# Need help with dilution calculation - (Nov/12/2010 )

Having a bit of trouble getting my head around dilution calculations, I have never done them before and seem to have to do a lot of them for my final year project!

I have made up a 1 mg/ml solution (25 mg in 25 ml) and I need to use that to make a working solution of 10 ng/ml.

A friend suggested I take 1 ml of the 1 mg/ml solution and make up to 100 ml, then take 0.1 ml of that solution and make up to 100 ml again. Is this right? I dont understand how he came to this conclusion so any help would be grately appreciated.

-purplepigtails-

purplepigtails on Fri Nov 12 16:50:03 2010 said:

Having a bit of trouble getting my head around dilution calculations, I have never done them before and seem to have to do a lot of them for my final year project!

I have made up a 1 mg/ml solution (25 mg in 25 ml) and I need to use that to make a working solution of 10 ng/ml.

A friend suggested I take 1 ml of the 1 mg/ml solution and make up to 100 ml, then take 0.1 ml of that solution and make up to 100 ml again. Is this right? I dont understand how he came to this conclusion so any help would be grately appreciated.

What your friend says is right, but if you don't know how he/she got there is not much use or help really.

The rule for dilutions is the following formula: C1V1 = C2V2 where C stands for concentration and V for volume, 1 is your starting solution and 2 the one you want to make.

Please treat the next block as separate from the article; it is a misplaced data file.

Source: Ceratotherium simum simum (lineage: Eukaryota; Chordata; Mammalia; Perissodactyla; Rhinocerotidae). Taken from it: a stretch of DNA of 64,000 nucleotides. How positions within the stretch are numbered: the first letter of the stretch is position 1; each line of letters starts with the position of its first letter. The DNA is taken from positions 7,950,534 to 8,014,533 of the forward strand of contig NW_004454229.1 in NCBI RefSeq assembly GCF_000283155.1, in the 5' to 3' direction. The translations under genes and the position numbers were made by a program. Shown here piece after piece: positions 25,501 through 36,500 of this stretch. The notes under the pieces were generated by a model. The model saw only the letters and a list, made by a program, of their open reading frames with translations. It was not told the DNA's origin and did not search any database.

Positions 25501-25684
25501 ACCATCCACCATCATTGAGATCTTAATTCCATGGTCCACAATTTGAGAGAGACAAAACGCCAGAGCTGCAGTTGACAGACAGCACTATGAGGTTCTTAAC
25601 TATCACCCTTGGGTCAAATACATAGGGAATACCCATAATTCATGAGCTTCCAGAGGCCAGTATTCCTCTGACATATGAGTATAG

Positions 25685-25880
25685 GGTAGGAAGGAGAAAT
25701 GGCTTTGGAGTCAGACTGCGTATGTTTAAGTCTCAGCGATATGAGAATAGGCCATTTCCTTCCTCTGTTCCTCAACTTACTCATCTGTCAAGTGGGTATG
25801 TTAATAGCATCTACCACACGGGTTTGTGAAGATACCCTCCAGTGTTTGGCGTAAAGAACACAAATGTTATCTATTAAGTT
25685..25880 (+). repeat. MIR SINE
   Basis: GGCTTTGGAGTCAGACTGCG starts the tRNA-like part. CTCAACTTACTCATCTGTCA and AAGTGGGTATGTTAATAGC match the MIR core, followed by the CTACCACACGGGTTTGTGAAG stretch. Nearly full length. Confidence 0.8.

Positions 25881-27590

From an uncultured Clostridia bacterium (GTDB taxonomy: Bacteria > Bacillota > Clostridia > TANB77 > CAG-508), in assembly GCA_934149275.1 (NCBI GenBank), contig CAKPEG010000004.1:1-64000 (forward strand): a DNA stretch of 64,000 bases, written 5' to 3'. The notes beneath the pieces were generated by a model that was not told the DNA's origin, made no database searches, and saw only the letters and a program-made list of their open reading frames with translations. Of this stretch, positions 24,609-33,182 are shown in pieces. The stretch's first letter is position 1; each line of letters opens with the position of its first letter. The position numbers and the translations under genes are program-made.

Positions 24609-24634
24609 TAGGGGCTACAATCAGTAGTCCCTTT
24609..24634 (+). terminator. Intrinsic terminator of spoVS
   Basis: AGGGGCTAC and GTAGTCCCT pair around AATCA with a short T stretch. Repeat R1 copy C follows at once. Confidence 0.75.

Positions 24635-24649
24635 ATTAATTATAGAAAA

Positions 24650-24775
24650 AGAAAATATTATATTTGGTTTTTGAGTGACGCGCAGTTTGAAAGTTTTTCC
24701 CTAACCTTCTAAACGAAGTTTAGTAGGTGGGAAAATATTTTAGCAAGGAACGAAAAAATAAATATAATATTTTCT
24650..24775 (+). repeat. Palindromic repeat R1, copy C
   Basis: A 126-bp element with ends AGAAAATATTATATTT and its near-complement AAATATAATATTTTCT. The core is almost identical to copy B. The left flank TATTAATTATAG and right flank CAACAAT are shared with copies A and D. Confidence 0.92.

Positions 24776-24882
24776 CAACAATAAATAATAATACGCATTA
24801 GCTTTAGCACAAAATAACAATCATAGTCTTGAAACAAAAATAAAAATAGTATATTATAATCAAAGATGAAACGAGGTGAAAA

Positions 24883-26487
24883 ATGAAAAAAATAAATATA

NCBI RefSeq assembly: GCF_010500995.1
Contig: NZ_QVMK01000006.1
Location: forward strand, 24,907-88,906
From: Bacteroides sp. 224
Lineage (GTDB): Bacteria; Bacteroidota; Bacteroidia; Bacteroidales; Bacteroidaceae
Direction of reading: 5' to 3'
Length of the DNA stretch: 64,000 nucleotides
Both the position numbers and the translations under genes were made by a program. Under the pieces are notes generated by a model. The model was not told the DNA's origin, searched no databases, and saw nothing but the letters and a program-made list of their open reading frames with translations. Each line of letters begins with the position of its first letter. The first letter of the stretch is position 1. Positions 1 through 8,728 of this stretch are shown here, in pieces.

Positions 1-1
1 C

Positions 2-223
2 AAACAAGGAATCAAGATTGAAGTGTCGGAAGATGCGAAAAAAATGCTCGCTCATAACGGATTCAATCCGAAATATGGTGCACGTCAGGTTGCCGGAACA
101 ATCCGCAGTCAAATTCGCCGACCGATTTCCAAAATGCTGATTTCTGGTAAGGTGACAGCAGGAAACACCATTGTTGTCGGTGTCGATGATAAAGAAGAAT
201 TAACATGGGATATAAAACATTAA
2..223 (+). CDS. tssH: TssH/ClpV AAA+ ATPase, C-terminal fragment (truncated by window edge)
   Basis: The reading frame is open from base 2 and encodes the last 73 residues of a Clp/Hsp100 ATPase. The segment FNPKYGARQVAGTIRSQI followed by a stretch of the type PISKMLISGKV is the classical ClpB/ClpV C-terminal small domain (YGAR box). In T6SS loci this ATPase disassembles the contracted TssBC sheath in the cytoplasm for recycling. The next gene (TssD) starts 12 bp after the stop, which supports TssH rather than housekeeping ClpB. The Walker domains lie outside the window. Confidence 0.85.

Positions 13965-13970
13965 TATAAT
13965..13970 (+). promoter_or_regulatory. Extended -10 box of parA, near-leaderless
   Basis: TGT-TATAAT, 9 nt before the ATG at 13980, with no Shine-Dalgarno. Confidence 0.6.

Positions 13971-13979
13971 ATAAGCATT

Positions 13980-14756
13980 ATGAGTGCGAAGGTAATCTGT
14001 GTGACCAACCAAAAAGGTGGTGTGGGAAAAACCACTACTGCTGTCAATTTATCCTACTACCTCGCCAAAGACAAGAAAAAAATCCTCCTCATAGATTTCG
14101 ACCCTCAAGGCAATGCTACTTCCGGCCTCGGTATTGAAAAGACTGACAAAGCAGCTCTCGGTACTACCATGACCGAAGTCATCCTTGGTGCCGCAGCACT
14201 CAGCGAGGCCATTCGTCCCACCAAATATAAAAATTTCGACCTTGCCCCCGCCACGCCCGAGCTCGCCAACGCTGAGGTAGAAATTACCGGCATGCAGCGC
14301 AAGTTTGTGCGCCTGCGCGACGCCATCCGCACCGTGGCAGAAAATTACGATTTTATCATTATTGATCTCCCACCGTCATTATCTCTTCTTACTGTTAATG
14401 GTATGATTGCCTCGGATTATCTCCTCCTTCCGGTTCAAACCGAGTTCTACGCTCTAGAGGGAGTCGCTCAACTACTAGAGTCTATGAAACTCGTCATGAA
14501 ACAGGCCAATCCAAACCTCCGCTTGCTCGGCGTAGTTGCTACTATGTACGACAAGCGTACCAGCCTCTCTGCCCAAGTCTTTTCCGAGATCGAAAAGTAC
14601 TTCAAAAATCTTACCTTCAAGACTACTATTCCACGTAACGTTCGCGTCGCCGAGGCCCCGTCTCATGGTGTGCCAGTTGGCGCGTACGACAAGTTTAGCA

So, you know your initial concentration; C1=1mg/ml and you know your final concentration; C2=10ng/ml (or 10x10-6mg/ml)
All you need now is to know your required final volume. To follow your friends example lets say you want 100ml, so your V2=100ml and V1 is the volume of C1 you need.

So if C1V1=C2V2 now you have: 1mg/ml x V1 = 10x10-6mg/ml x 100ml so V1= 0.001 = 1ul

Alternatively you could do a serial dilution, which is what your friend suggested so the volumes are easier to pippete, although there should be no problem pippeting 1ul.

What your friend suggest is making a 1ug/ml dilution first: 1ml x 1mg/ml = C2 x 100ml so your new C2= 1ug/ml = 1x10-3mg/ml
if you now repeat the formula CV=CV with => C2V2=C3V3 where now C3 is 10ng/ml and V3 again is 100ml you have that
1x10-3mg/ml x V2 = 10x10-6mg/ml x 100ml V2= 1ml.

Hope I've made myself clear rather than confuse you even more

As a summary just always always remember C1V1 = C2V2 this is valid for any and every dilution you want to make.
Also I'd suggest you get used to talk in microliters rather than 0.1ml, or 0.001ml.... makes life easier specially when using micropippetes.

-almost a doctor-

Thankyou so much! Your explanation has really helped; I finally understand what I'm doing!

-purplepigtails-